You are such a content, happy, smiley girl. You love being cuddled and tickled and when someone blows bubbles on your tummy. You love looking at things, and examining your toys while you turn them over and pass them from hand to hand. You love seeing yourself in the mirror. You smile when you see other babies! You love to twirl your feet at the ankles, it is the cutest thing ever. You have the tiniest feet, and the cutest little toes, which you love to bite, and which I love to bite too! You always smile when you see Mommy, Daddy and your brothers, especially Alex, whom you love to pieces. You love to squeal and sing, and will call out in a high-pitched screech when you want to get someone’s attention. You can say mama, baba, dada, goo, yee and the likes, and I can’t wait for your first “real” words, which I just know you are dying to say! You love babbling away and chatting to yourself in those adorable baby sounds. You have deep blue, beautiful eyes. You are my little cutie-pie, my sweetheart, my happy little bibi, and I am looking forward to watching you grow and learn, and continue to melt the hearts of everyone around you. I love you with all my heart.

xx Mom

Letter for Alex

My dear Alex

In January 2008, we went on a family holiday to Mauritius. Conceiving you was always in the back of my mind as I swam, sat in the sun, read, and probably drank too many Mojito’s. (Which I did feel rather guilty about when I found out I was pregnant!) Not that I was starting to worry about getting pregnant yet, we had only technically been trying since October, but I had already been dreaming of having you for a long time. Little did I know that you were already there with me, a tiny beginning of life. A mere division of cells, growing bigger each day, so small, yet in the greater scheme of things, the most significant thing that was about to happen to me.

Back at work a few weeks later, I checked my diary to see when I had my last period, with the intention of taking “this conception thing” a bit more seriously. And then I realised I was a few days late. On the way home, I stopped off at clicks and bought a few pregnancy tests. Needless to say, they were all positive! I already loved you from the moment that I knew you were there, growing away quietly inside of me.

I showed your dad the official blood test results the next morning. To be honest, he was still having mixed feelings about becoming a father again, as Craig and Stuart were already 18 and 20. So his reaction wasn’t the typical “iamsohappytobeadad“, but I know that he loved you already too! (especially when we saw you for the first time on the black and white screen in the Gynae’s office. My sweet little grainy bean, with the galloping heart beat.)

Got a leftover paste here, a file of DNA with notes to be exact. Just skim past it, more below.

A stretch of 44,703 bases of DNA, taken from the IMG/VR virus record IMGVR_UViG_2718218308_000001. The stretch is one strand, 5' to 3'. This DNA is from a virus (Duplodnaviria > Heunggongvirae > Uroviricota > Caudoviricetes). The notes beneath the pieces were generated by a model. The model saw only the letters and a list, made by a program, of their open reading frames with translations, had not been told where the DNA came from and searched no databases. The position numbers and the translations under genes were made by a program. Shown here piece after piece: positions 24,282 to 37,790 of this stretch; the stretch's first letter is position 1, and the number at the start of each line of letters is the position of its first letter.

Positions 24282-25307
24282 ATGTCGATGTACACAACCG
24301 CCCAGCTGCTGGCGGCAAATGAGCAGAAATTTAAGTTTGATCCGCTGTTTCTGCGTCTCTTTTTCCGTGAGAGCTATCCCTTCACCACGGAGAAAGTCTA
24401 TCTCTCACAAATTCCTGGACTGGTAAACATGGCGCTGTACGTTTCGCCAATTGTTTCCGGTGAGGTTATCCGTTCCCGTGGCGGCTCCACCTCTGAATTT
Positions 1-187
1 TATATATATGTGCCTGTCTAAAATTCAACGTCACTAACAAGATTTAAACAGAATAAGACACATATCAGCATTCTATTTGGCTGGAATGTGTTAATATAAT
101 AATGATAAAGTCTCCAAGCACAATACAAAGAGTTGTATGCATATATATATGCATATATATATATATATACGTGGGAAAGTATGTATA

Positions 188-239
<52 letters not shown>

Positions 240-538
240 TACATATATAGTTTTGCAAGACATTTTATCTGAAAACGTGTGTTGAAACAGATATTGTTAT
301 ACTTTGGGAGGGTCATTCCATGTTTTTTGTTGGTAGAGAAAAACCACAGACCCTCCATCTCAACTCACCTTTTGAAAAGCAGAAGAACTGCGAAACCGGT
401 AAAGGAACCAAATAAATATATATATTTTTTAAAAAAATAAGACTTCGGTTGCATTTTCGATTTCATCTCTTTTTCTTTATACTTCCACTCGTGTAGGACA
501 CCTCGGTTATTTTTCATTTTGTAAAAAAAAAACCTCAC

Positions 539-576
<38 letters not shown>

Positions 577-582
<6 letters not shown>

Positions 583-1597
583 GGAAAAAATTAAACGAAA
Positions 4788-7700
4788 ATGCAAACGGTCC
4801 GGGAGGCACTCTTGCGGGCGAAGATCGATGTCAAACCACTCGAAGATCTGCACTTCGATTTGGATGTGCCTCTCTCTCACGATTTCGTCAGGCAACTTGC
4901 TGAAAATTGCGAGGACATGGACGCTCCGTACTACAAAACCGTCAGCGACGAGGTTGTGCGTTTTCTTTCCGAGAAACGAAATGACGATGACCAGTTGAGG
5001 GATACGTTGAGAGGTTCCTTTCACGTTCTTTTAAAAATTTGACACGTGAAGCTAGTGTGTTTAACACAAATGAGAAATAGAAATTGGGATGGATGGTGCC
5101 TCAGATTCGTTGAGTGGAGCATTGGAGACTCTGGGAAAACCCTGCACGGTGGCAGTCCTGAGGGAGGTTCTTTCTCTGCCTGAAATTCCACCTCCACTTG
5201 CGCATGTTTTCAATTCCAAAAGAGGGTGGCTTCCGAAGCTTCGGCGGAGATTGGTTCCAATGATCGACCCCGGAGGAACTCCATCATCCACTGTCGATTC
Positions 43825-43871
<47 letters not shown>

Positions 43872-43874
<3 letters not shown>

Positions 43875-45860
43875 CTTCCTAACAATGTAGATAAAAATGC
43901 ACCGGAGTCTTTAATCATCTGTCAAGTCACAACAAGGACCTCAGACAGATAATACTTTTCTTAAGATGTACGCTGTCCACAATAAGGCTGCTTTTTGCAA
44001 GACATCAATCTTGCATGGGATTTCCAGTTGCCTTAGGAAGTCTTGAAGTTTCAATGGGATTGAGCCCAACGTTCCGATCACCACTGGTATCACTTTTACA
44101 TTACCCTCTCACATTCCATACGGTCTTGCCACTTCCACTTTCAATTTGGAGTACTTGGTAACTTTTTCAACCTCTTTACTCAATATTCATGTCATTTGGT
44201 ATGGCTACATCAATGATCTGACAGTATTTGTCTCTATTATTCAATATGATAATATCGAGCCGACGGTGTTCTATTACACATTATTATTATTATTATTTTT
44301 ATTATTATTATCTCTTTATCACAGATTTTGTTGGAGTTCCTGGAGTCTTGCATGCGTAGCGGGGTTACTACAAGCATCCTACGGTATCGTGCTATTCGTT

I had a good pregnancy with you, felt healthy (ok, other than vomiting every day for the first 14 weeks!), did lots of exercise and ate mostly healthy stuff. I craved anything with chilli in it, and freezochinos, preferably from tashas! (That is probably why you love them so much.) You decided that “head-down” wasn’t going to cut it for you, and stayed breech the whole time, which meant that I had to have a c-section, which I wasn’t too thrilled about, but I wanted to do whatever was the best option for you. Your birth was scheduled for Tuesday the 23rd of September 2008.

On Sunday the 21st of September 2008, I was upstairs watching “strictly come dancing” while your dad watched the golf in the lounge. I had been feeling funny all weekend, full and uncomfortable, and had spent the weekend getting everything ready for your arrival (which included buying enough groceries and cleaning supplies for about 6 months, and cleaning the house like a demon!). I heard a “pop” sound, and then felt a trickle of water down my leg. My waters had broken, and I was in labour. I called down to your father, to tell him, and he looked at me with that “who are you again” look on his face that he gets when he is so engrossed in a sporting event, and when it finally registered, the look turned to one of a slight panic. Earlier that afternoon we went to Granny and Grandpa’s house for Cake, it was Grandpa’s birthday. He had joked with me when I told them I was pregnant with you, that maybe you would be born on his birthday (your due date was the 2nd of October), and turned out he was right.

So we bundled ourselves into the car, to head to the Sunninghill hospital. We phoned Charlene’s after hours number, and it turned out she was not on call, so I was about to have a complete stranger deliver you! I must have sounded like a complete lunatic telling the reception staff that I had to have a Caesar because you were breech. I was so scared that they would allow my labour to progress and that something would happen to you. Within an hour, the surgical team was there and we were moments away from meeting you. Dr Stuart ‘o Hanlon would be the doctor doing the surgery. At 5 to midnight, your healthy cry filled the air, and they gave me my baby boy to hold and look at. It was love at first sight!